Do dogs care about looks?
Why Does My Dog Stare at Me?
Has your dog been keeping an eye on you? If you’re wondering “why does my dog stare at me”, you’re not alone. Dogs stare at us quite a lot, prompting many owners to try and decipher what the mysterious gaze could be about. While we might not be able to know what exactly is going through a dog’s mind, there are a few cues that can help us solve the riddle of their intense stare.
From the loving gaze to the icy glare, dogs use eye contact as a form of communication. So, if you have unexpectedly met your pet’s intense gaze from across the room and you’re looking for explanations, here are a few possible reasons why dogs keep staring at us.
1. They love us
Just as we humans gaze into the eyes of people we adore, dogs have “borrowed” the same sign of affection to communicate with their owners. New research shows that mutual gazing between us and our pets releases the same hormonal response present during mother and infant bonding between humans. If you discover your dog looking at you with longing eyes and no apparent reason, it just might be a sign that they love you. However, don’t be tempted to force your dog into a loving stare by holding their head. Dogs might interpret it as a threat and react accordingly.
2. They’re reading our body language
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Since we don’t share the same language, dogs and humans have learned to look out for nonverbal cues to figure out each other’s intentions. It’s not just us trying to understand our dog’s body language.
Dogs also keep an eye out trying to piece together information about what we’re doing or what’s about to happen. This is why owners will often notice their dogs staring at them as they open the cupboard, or put their shoes on. Dogs look at us expecting the next step: getting a treat or going outside.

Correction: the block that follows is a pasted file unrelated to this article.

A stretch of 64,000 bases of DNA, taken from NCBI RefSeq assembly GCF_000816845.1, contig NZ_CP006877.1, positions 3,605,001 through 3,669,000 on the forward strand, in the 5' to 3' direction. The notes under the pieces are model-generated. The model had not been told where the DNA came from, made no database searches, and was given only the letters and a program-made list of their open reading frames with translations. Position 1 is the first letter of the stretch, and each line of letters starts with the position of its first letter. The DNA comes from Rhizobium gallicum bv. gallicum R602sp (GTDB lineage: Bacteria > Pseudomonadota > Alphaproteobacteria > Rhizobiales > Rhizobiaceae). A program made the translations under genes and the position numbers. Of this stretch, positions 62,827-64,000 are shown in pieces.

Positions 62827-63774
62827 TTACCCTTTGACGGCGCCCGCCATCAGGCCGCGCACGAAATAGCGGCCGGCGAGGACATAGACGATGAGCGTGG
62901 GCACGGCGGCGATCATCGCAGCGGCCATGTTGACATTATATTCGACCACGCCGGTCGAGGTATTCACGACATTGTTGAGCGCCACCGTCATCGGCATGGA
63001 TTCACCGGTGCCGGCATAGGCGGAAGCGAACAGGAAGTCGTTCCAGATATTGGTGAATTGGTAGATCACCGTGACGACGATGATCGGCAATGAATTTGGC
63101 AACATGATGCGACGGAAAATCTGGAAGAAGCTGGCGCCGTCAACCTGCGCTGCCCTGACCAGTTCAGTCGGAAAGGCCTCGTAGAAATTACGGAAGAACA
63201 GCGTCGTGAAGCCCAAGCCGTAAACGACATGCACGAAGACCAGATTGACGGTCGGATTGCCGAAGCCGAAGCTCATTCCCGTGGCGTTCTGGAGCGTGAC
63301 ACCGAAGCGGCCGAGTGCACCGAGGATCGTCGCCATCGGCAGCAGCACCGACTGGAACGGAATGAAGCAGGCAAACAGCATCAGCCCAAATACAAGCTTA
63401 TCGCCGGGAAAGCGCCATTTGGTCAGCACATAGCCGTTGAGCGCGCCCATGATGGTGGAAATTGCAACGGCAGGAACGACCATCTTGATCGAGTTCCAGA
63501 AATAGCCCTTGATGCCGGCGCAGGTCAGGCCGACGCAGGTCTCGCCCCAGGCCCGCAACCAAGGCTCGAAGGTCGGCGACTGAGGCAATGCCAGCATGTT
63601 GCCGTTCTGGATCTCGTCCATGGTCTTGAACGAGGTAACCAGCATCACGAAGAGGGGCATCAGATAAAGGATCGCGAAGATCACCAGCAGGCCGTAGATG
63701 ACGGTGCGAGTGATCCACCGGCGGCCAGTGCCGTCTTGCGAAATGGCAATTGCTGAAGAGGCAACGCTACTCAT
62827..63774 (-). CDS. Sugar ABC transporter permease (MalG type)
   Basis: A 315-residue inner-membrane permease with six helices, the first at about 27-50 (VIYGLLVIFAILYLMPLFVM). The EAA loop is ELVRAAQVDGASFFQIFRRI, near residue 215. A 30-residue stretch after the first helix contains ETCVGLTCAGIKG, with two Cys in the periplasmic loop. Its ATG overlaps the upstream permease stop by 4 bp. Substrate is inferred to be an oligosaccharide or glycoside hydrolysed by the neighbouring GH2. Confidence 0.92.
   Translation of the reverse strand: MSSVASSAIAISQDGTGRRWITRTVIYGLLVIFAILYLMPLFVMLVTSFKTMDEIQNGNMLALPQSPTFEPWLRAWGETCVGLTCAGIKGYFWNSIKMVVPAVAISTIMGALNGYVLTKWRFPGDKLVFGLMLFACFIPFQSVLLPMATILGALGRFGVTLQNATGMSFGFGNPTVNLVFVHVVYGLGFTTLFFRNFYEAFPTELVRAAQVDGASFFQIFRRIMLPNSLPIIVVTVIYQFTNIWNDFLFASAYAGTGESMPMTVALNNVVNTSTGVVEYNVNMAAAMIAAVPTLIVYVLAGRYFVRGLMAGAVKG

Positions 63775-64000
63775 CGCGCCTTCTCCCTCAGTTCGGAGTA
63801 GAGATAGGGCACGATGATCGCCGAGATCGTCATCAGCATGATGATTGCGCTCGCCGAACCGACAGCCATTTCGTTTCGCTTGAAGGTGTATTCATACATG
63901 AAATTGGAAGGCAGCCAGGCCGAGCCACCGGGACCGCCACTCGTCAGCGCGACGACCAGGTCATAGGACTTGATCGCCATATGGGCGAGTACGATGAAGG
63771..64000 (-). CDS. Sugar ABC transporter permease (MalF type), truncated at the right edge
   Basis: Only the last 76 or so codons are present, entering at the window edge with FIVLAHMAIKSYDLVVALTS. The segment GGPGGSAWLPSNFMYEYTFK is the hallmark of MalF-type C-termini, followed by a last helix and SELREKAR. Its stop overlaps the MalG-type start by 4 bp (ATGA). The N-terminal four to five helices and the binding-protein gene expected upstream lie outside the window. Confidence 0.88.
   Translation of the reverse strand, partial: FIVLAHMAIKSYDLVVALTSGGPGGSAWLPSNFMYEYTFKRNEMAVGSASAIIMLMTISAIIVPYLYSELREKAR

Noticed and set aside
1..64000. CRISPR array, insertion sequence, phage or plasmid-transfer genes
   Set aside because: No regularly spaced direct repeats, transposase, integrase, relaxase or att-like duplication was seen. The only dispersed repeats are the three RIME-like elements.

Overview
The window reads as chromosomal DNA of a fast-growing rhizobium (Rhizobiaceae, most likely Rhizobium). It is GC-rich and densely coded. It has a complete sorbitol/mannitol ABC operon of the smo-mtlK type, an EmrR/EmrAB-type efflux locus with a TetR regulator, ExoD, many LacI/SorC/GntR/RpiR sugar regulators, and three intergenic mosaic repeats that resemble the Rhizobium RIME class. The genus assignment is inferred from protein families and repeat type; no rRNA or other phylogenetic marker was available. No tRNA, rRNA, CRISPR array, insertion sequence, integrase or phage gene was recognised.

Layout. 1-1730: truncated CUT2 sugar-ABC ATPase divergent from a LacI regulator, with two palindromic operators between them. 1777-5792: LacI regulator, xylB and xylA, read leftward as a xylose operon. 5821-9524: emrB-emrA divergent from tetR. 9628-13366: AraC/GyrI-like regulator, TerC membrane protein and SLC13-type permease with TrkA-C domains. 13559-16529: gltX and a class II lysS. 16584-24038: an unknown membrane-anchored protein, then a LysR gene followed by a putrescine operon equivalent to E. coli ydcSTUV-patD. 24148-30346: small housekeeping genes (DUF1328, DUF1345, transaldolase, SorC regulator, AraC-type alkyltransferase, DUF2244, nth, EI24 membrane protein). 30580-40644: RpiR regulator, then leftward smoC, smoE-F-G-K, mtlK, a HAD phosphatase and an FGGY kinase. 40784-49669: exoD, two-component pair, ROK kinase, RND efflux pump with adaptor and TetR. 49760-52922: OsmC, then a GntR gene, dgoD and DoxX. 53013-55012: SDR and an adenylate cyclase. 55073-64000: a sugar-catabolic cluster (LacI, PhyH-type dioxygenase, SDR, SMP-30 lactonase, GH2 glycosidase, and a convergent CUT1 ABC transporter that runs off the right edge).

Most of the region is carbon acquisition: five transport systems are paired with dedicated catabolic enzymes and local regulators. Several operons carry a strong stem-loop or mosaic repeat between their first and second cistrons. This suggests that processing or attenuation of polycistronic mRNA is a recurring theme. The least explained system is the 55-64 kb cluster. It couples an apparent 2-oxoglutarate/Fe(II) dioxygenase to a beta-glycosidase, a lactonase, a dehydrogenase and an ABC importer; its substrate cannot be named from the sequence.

3. They’re confused
A soft stare, tilted head and pricked ears – dogs have the cutest way of letting us know they’re not sure what’s going on and waiting for clarifications. Oftentimes the answer to the question “why does my dog stare at me” is that they’re feeling confused. If you’ve just given them a command only to be met with a gooey-eyed answer, it’s probably best to revisit a few dog training tips to ensure your pup knows what’s expected of them.
4. They want something
Oftentimes dog owners feel compelled to act when dogs won’t give up looking so intently at them. The reason why dogs stare at us when they want something is because we’ve unintentionally taught them this behaviour. Whether it’s reaching for the treats, taking them for a walk or offering them a cuddle, dogs will quickly learn there is a ‘cause and effect’ rule involving their ability to keep eye contact with their owner. If you reward them with treats and attention every time they sit and stare at you, they’ll keep doing it to get what they’re after.
5. They’re begging for food